Want to learn more about tires? Check out more about sidewall, tread pattern, cornering lugs, compounds and more (opens in new window)
One of the most common upgrades to a trail or enduro bike is adding a chain guide.
A variety of options are available depending on your riding needs.
The Wolf Tooth Gnarwolf is a great upper guide as is the OneUp option.
OneUp goes a step further with the Guide + Bash or, for riders who don’t need or want the upper guide, simply a lower bash to protect the chain ring and bottom bracket area.
The lower bash only is a popular option with oval chain ring setups that can be complex to pair with upper guides.
RideWrap Frame Protection
A popular upgrade for any mountain bike, we offer two options of RideWrap Frame protection.
The RideWrap Tailored Kit covers the majority of your frame based on individual model size and shape. This is a $95.00 addition. We will install the Tailored kit for an additional $250.00 labor at time of initial build.
RideWrap’s Covered Kit protects the high wear areas such as downtube, top tube, etc. Custom trimming of the stock Covered Kit helps with fitment depending on model and size. The Covered Kit is $65.00 and installation is $150.00 at time of build.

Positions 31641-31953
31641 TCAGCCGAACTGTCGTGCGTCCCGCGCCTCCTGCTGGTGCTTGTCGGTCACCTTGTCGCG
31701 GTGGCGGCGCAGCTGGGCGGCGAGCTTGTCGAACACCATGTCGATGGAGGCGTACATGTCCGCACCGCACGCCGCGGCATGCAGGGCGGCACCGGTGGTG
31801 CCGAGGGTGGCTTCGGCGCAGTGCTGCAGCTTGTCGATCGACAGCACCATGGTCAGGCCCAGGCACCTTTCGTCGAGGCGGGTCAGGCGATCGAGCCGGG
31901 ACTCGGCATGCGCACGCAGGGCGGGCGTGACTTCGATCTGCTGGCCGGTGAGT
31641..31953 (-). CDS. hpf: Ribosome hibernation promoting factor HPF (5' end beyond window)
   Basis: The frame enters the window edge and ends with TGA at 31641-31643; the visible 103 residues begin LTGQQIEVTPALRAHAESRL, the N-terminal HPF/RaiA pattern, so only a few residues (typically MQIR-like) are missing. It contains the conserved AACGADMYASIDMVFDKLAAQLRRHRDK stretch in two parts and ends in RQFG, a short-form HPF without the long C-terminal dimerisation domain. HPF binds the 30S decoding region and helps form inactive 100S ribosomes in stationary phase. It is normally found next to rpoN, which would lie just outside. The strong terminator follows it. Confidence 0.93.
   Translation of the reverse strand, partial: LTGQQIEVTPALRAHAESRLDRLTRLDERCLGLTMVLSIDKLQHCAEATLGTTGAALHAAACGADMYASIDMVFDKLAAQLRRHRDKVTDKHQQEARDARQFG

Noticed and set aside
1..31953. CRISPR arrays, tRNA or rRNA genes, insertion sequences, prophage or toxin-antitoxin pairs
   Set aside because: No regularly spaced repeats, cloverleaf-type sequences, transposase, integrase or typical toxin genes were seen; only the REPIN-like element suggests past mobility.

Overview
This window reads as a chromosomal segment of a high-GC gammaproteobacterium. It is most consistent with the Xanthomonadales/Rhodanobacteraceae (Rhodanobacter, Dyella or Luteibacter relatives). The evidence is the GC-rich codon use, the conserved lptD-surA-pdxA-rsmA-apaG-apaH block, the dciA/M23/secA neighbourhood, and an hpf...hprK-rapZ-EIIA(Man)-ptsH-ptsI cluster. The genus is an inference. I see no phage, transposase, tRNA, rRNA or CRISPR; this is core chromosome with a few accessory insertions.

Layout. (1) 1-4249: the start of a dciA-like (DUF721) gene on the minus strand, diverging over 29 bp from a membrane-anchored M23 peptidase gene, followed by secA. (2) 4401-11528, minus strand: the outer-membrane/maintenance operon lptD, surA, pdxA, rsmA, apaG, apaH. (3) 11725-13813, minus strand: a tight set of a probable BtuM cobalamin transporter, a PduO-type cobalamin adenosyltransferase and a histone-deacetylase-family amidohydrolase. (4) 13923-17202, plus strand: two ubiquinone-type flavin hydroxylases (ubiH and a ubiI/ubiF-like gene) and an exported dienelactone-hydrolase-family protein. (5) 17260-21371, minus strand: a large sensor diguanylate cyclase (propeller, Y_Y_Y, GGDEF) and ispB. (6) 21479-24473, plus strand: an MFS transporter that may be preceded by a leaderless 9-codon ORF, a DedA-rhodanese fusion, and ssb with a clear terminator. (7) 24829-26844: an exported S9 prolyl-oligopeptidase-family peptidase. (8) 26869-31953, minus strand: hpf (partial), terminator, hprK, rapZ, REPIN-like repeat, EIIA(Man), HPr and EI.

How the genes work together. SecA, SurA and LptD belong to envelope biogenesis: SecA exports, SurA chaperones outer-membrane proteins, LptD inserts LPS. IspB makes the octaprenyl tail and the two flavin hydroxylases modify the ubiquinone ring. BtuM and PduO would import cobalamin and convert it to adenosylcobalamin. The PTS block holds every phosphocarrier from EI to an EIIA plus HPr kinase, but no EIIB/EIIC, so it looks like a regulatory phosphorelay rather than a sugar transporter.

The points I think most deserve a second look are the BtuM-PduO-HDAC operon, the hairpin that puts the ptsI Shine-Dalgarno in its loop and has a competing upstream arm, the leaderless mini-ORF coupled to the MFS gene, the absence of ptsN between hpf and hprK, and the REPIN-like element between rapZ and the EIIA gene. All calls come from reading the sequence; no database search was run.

Installing RideWrap isn’t particularly hard – but it is time consuming. Thinking about doing the labor yourself? Awesome! Check out a quick video on the installation process below.
Yeti SB115 Sizing
Sizing your mountain bike involves balancing your height while taking into account torso length (or conversely, leg / arm length). Riders with longer legs and arms will often upsize and possibly run a shorter dropper seatpost or slightly lower cockpit setup. Riders with long torsos for their height (or, shorter legs) may tend to go slightly smaller on frame size if they’re in the middle.
Questions on frame size? It’s not surprising – our team can help you define the right size for your build, terrain and aspirations.
Yeti Factory Sizing
Small: 5′ 1″ – 5′ 7″
Medium: 5′ 5″ – 5′ 11″
Large: 5′ 10″ – 6′ 3″
X-Large: 6′ 1″ – 6′ 7″
Compare Yeti SB115 Geometry
Using this form you can easily compare bottom bracket height, wheelbase, reach and stack between various sizes and models.
Data is displayed above selections, under the overlay graphic.